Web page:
files/pictures/picture-35.jpgThe Motion Picture Screen Cartoonists, Local 839 IATSE, has rolled out a special agreement for dotcom studios producing animation for the Net. The Union has drafted a newer, simpler contract without the traditional animation classifications and rates. The Web contract is designed to offer Internet start-ups maximum flexibility while still providing animation employees with their regular pension and health coverage. The new contract will provide health and pension benefits under the same multi-employer plan as that of other union shops. These benefits are available to employers at a fraction of the cost of non-union coverage, with employees enjoying the advantages of multi-employer health and pension without coverage lapses. There is also an option for an employee-funded 401K plan with virtually no administrative expense to the employer. "Many of our members have started working in this new industry, and have shared their desire to continue union health and pension benefits," said business representative Steve Hulett. "They understand that the terms of a new contract are not going to be the same as the ones they have worked under at traditional animation studios like Disney, Warners or DreamWorks." The union acknowledged that this was a new direction for them, but a road well worth travelling. Local 839 President Tom Sito, currently co-directing the Warner Bros. feature OSMOSIS JONES, said that new animation technologies require new approaches by the union. "We've been a pencil-and-paper organization for almost half a century," said Sito. "But more and more, we're becoming an organization of artists working in digital technologies. This seems like a natural step." With over 3,000 members, Local 839 is the largest organization of traditional animators, digital artists and techs in the world. The Union has said that several Internet companies have already started to respond to the union's outreach efforts.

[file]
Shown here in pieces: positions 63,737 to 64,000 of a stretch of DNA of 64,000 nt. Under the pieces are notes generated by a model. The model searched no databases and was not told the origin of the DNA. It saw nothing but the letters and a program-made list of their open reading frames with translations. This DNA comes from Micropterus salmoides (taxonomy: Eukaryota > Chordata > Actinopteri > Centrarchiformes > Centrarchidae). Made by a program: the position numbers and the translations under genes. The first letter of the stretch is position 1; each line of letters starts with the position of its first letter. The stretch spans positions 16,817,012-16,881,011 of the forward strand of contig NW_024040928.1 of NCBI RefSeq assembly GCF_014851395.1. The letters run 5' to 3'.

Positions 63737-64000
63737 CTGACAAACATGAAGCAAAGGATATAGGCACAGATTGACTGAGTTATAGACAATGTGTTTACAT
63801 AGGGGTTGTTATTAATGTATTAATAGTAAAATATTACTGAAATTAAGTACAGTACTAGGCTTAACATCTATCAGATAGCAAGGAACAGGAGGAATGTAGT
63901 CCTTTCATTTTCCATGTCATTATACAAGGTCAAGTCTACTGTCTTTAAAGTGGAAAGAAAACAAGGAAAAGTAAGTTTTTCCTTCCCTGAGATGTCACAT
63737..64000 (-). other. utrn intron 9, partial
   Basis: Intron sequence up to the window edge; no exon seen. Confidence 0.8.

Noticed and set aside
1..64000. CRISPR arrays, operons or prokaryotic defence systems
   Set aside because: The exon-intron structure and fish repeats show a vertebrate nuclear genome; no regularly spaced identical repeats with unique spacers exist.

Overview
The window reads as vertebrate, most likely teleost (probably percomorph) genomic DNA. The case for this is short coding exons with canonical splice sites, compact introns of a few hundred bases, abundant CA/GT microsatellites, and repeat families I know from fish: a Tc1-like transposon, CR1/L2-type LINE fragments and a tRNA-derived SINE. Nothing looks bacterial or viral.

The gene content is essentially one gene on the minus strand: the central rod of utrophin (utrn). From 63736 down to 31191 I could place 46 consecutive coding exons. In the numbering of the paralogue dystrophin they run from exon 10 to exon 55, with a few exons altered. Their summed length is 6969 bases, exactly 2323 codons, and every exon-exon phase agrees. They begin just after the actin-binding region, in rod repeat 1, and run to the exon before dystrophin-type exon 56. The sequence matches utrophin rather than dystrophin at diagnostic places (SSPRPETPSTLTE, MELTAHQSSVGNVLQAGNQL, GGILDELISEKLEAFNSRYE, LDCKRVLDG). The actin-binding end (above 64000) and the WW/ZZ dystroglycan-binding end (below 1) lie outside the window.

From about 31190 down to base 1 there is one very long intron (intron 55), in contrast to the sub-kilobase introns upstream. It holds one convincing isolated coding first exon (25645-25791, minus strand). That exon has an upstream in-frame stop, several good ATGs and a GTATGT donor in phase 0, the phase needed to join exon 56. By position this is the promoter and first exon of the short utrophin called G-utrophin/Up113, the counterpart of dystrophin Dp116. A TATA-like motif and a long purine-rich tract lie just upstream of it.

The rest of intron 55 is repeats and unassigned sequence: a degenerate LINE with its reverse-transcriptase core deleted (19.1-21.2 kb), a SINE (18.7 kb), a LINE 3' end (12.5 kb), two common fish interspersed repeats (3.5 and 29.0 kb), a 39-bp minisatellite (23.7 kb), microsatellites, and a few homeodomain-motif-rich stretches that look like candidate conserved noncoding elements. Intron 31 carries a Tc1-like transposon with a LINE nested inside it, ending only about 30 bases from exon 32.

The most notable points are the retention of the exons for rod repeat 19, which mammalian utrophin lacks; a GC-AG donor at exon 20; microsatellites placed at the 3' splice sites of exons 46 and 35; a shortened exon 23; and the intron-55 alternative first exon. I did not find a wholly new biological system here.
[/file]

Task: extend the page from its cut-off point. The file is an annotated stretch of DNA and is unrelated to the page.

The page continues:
Find out more about the status of the Cartoonists' Union in Animation World Magazine's interview with Union president Tom Sito